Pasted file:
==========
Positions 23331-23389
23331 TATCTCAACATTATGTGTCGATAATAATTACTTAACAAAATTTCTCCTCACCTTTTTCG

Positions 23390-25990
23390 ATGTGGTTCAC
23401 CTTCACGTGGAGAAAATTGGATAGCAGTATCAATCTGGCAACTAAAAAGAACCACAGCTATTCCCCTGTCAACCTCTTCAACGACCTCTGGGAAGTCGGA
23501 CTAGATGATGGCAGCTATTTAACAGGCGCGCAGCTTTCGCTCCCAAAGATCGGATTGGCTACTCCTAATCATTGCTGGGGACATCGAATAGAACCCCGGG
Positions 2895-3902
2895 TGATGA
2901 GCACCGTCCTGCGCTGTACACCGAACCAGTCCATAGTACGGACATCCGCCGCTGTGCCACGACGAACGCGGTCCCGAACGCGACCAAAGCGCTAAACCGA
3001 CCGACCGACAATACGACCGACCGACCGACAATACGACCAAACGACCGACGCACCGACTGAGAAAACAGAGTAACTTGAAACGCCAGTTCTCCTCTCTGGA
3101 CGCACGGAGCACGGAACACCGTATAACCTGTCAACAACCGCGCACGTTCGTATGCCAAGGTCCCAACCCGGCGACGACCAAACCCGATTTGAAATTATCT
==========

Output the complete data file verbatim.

Positions 23331-23389
23331 TATCTCAACATTATGTGTCGATAATAATTACTTAACAAAATTTCTCCTCACCTTTTTCG

Positions 23390-25990
23390 ATGTGGTTCAC
23401 CTTCACGTGGAGAAAATTGGATAGCAGTATCAATCTGGCAACTAAAAAGAACCACAGCTATTCCCCTGTCAACCTCTTCAACGACCTCTGGGAAGTCGGA
23501 CTAGATGATGGCAGCTATTTAACAGGCGCGCAGCTTTCGCTCCCAAAGATCGGATTGGCTACTCCTAATCATTGCTGGGGACATCGAATAGAACCCCGGG
Positions 2895-3902
2895 TGATGA
2901 GCACCGTCCTGCGCTGTACACCGAACCAGTCCATAGTACGGACATCCGCCGCTGTGCCACGACGAACGCGGTCCCGAACGCGACCAAAGCGCTAAACCGA
3001 CCGACCGACAATACGACCGACCGACCGACAATACGACCAAACGACCGACGCACCGACTGAGAAAACAGAGTAACTTGAAACGCCAGTTCTCCTCTCTGGA
3101 CGCACGGAGCACGGAACACCGTATAACCTGTCAACAACCGCGCACGTTCGTATGCCAAGGTCCCAACCCGGCGACGACCAAACCCGATTTGAAATTATCT